Fourthly, this was a mafia-run country. A relatively small number of people ran this country by fear and intimidation. Violence and cruelty that often rivaled that of the Soviet regime has characterized their lives for decades. The fear is still here. Our translators tell us that only their family, not even their life-long friends, know they work for us. Not because they would be seen as traitors but because the Ba'athi mafia would find out and kill them. It happens almost every day. Yet hundreds line up at the gate every day for jobs. They work hard for $10 a day or less.

Fifth, as part of the above point, people who have lived in an environment of fear, have a problem with trust of neighbors, even relatives, let alone we Americans. Saddam was fond of telling his cronies, "I will cut my own hand off before I give up power" and in killing his two sons-in-law he demonstrated what he meant. Hussein the Dictator is mostly a dead issue (many Iraqis think he is dead; they say why have we seen no video?), but his legacy lives on, a legacy of paranoia, getting the drop on your neighbor, looting the power companies, museums. Life is a zero sum game. If he has it, I won't. There isn't enough to go around. How can I trust the Americans? I don't even trust my in-laws or next-door neighbor!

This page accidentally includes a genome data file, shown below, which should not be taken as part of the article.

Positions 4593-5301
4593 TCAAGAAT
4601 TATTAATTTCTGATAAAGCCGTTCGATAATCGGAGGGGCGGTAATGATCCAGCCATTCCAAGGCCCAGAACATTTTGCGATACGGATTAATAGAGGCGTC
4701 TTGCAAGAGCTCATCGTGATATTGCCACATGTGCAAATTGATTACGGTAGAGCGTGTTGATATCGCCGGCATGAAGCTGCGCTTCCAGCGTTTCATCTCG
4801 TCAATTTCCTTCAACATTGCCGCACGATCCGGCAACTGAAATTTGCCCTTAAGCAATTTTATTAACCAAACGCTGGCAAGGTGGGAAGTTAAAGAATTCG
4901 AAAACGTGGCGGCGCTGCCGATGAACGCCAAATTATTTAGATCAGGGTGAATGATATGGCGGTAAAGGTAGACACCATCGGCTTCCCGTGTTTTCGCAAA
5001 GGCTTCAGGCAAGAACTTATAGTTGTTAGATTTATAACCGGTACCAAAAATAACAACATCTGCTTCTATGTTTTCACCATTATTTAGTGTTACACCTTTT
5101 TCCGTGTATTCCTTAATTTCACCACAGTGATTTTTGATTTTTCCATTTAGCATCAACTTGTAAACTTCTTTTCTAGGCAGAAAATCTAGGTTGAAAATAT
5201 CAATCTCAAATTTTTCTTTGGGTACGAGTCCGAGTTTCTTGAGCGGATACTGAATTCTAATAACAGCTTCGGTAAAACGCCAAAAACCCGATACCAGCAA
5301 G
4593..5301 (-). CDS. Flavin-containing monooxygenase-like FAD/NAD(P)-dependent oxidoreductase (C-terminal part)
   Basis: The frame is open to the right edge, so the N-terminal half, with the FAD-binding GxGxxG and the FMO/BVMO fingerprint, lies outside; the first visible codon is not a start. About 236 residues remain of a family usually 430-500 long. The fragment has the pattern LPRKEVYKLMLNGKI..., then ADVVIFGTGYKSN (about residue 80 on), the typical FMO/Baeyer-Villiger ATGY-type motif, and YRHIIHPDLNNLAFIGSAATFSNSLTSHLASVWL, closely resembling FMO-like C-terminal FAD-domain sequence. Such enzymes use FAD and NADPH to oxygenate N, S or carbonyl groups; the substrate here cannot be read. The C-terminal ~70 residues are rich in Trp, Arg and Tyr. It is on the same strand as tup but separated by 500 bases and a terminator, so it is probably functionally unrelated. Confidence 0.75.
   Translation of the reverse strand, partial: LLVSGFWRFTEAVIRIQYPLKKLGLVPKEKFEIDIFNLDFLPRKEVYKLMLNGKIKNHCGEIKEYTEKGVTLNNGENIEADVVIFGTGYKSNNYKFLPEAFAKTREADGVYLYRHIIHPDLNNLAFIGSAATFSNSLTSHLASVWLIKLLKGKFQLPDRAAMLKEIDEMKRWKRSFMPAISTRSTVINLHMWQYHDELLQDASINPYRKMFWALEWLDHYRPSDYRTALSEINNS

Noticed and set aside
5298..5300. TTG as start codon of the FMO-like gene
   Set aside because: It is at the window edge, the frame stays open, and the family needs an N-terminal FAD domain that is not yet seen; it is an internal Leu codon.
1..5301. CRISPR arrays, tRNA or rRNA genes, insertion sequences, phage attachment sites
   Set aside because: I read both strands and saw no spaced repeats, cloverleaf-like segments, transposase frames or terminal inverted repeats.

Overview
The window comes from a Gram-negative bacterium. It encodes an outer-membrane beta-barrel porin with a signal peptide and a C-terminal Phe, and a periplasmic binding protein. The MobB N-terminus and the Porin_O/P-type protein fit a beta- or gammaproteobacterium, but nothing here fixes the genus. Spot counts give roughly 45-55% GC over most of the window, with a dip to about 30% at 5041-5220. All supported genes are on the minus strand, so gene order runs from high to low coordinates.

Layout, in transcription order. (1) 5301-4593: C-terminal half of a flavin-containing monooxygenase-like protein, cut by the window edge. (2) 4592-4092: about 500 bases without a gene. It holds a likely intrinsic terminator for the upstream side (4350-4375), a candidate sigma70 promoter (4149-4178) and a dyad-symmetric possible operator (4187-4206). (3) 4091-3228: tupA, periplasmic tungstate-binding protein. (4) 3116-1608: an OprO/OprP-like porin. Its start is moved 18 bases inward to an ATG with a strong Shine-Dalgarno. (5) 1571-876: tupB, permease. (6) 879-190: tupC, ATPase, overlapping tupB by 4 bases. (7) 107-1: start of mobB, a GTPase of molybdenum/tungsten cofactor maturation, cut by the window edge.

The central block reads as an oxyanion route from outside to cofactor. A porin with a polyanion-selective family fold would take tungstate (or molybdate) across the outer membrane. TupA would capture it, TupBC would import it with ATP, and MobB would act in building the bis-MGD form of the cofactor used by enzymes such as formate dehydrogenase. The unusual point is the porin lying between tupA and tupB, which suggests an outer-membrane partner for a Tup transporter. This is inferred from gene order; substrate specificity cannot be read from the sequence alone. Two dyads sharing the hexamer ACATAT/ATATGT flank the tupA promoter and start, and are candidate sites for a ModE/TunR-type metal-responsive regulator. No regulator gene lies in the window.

Finally, we must understand our culpability in this civilian and military. We committed a number of monumental errors of judgment, compounded by a palpable arrogance, and a continuing case of self-deception and denial. We demobilized the army, the only respected institution in Iraq (not the Republican Guard or Special Republican Guard or the various intelligence and security services). There was no one to restore order at the end of the war and hundreds of thousands of men were out of a job with families to support. Ex-Generals in big villas with fancy cars were now selling their jewelry and furniture. Not that I feel sorry for them, but now they stay home and in the words of one young Iraqi woman, "order their wives about and plot against the coalition." Where we needed pragmatism, we injected some Wilsonian balderdash. They are, in many cases, the core of the leadership against us. It is more a matter of pride and honor than any deeply rooted patriotism.